It’s here: African swine fever hits Philippines, Agriculture Department says

Images used for illustrative purposes only. <i>Photo: Pascal Debrunner/Unsplash</i>
Images used for illustrative purposes only. Photo: Pascal Debrunner/Unsplash

Fears of a swine flu outbreak that first surfaced back in June were today confirmed by the Philippines’ Department of Agriculture, which announced that African swine fever, or ASF, is now present in several areas in the country.

Speaking at a press conference, Agriculture Secretary William Dar revealed that 14 of 20 blood samples taken from a group of pigs that recently died and sent to the UK for analysis tested positive for ASF, reported The Philippine Daily Inquirer. A specific time-frame for the deaths was not given.

“We received late last week laboratory test results coming from the United Kingdom — a test called a polymerase chain reaction test. Twenty blood samples [were] sent and out of the 20 blood samples, 14 are positive with African swine fever,” Dar said.

Read: Chinese luncheon meat seized from returning OFW tests positive for African Swine Fever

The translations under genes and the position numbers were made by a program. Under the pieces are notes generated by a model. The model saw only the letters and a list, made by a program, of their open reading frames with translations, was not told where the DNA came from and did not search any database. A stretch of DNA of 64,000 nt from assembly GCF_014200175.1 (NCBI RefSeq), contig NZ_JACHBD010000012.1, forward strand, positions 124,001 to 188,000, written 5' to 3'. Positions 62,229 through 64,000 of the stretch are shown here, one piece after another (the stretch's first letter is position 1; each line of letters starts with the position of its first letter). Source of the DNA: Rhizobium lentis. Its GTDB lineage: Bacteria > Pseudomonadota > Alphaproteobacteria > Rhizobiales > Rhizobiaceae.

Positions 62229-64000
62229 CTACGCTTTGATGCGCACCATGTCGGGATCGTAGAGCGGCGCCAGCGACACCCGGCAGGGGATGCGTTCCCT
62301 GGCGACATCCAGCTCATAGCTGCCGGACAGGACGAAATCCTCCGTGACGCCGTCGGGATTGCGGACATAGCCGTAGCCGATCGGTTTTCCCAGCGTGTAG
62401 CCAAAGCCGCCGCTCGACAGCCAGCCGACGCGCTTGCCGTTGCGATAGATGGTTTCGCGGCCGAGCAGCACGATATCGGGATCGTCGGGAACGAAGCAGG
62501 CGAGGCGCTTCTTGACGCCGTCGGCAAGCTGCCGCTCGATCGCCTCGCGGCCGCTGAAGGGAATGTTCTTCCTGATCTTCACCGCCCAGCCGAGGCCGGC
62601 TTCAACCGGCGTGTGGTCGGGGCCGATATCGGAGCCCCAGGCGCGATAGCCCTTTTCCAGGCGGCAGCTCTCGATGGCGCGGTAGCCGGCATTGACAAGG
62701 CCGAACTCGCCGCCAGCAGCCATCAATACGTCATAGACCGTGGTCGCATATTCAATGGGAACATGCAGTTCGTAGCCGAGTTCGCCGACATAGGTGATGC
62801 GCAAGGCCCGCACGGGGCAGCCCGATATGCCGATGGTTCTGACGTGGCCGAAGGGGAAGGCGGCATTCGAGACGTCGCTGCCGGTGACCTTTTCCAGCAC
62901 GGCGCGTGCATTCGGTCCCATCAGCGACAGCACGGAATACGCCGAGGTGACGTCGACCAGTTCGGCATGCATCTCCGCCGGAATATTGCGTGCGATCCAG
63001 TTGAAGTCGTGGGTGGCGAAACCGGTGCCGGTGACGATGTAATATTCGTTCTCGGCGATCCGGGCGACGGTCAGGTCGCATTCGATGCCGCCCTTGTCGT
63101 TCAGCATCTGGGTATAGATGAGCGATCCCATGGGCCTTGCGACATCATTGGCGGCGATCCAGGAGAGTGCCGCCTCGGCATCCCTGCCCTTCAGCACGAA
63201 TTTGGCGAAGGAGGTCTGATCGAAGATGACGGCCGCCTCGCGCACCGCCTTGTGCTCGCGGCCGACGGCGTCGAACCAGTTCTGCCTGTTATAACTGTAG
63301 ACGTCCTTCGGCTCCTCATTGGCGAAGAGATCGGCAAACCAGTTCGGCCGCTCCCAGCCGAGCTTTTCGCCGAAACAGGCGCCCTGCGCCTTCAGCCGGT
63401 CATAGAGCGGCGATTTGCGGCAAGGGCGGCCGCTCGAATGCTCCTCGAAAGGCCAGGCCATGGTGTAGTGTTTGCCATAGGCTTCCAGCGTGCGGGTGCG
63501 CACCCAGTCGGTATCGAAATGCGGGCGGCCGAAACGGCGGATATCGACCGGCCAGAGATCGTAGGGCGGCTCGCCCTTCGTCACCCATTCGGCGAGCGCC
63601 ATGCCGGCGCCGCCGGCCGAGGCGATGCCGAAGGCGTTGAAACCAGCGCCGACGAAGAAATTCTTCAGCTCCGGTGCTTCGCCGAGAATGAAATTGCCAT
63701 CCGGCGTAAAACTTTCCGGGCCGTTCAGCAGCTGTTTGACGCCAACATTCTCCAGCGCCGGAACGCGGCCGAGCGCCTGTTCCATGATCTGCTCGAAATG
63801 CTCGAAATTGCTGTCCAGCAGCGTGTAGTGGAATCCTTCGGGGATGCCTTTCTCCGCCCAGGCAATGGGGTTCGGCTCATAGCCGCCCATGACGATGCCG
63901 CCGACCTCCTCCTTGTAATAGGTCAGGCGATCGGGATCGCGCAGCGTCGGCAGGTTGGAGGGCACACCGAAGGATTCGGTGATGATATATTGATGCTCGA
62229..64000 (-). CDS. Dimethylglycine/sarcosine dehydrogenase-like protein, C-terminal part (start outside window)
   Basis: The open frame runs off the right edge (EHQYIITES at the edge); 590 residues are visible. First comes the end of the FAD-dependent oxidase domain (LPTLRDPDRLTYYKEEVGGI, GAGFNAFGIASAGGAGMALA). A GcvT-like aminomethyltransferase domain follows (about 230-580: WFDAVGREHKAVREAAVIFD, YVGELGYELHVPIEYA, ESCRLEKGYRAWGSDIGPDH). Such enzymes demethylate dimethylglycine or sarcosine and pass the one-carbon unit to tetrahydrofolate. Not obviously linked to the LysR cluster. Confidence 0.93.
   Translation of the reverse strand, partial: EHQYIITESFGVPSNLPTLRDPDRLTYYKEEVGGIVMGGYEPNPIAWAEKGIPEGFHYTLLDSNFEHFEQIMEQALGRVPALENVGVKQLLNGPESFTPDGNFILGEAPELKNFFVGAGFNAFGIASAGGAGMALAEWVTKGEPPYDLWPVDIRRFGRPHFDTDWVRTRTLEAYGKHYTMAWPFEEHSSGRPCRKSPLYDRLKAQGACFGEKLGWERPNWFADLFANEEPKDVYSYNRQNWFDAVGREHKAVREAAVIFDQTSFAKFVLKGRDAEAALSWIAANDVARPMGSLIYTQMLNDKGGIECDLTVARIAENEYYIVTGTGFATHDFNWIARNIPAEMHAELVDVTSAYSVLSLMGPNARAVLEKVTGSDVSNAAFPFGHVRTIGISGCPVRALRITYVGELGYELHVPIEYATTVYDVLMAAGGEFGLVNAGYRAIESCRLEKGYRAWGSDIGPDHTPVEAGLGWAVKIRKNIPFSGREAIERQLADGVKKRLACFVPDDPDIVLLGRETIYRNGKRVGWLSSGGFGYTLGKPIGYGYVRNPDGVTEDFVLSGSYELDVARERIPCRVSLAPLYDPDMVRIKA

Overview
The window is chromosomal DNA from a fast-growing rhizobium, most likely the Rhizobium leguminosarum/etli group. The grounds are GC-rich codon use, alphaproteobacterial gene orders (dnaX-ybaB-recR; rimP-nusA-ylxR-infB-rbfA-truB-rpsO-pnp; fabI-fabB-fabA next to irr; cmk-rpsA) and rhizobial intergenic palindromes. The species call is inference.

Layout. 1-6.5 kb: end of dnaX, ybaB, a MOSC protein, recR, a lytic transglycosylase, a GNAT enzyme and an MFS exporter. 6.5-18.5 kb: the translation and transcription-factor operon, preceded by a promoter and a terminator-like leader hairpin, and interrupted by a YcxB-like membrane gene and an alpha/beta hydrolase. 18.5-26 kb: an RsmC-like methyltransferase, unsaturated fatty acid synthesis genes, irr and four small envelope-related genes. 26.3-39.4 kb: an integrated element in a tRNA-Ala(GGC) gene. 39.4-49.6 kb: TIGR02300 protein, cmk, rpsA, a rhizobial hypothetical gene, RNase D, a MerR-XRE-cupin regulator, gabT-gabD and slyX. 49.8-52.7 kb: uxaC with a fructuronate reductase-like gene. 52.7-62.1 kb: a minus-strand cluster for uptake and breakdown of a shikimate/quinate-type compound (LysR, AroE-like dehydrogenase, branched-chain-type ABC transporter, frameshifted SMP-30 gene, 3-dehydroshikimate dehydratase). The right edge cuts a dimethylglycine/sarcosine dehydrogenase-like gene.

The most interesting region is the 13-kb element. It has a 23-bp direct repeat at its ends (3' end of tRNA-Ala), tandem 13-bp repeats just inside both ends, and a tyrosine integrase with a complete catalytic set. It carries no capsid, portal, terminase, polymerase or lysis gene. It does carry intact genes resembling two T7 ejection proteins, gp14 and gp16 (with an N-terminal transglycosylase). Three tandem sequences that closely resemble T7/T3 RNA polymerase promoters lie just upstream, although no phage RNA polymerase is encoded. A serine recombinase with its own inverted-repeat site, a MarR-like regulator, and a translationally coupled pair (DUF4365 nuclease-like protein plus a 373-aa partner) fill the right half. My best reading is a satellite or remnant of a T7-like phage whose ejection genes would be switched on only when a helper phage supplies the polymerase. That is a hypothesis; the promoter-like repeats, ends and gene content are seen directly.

Dar also revealed that seven areas in Luzon have been affected with ASF: the villages of San Jose, Macabud, San Isidro, San Rafael, Mascap, and Cupang in Antipolo City as well as Guiguinto in Bulacan province, according to Rappler. Experts believe the virus came from food waste disposed by local restaurants and pork products brought into the country by overseas Filipino workers, Dar said. 

Dar added that about 7,416 pigs within a one-kilometer radius of affected areas have already been culled as a precautionary measure. The government has given financial aid to farmers whose pigs have been slaughtered, reported ABS-CBN News. 

Dar assured the public that despite the existence of ASF, pork being sold in the Philippines remains safe to eat as long as it bears the National Meat Inspection Service seal.   

According to the World Organization for Animal Health, ASF is a severe viral disease that affects both domestic and wild pigs and could cause their deaths. It can be transmitted when a pig comes into contact with another that has been afflicted with ASF or when it eats something that tested positive for the virus.

To control the spread of the virus, the Food and Drug Administration has banned all processed pork meat products from countries affected by ASF, such as Hungary, Latvia, Poland, Romania, Russia, Ukraine, Vietnam, and Zambia, among others.  


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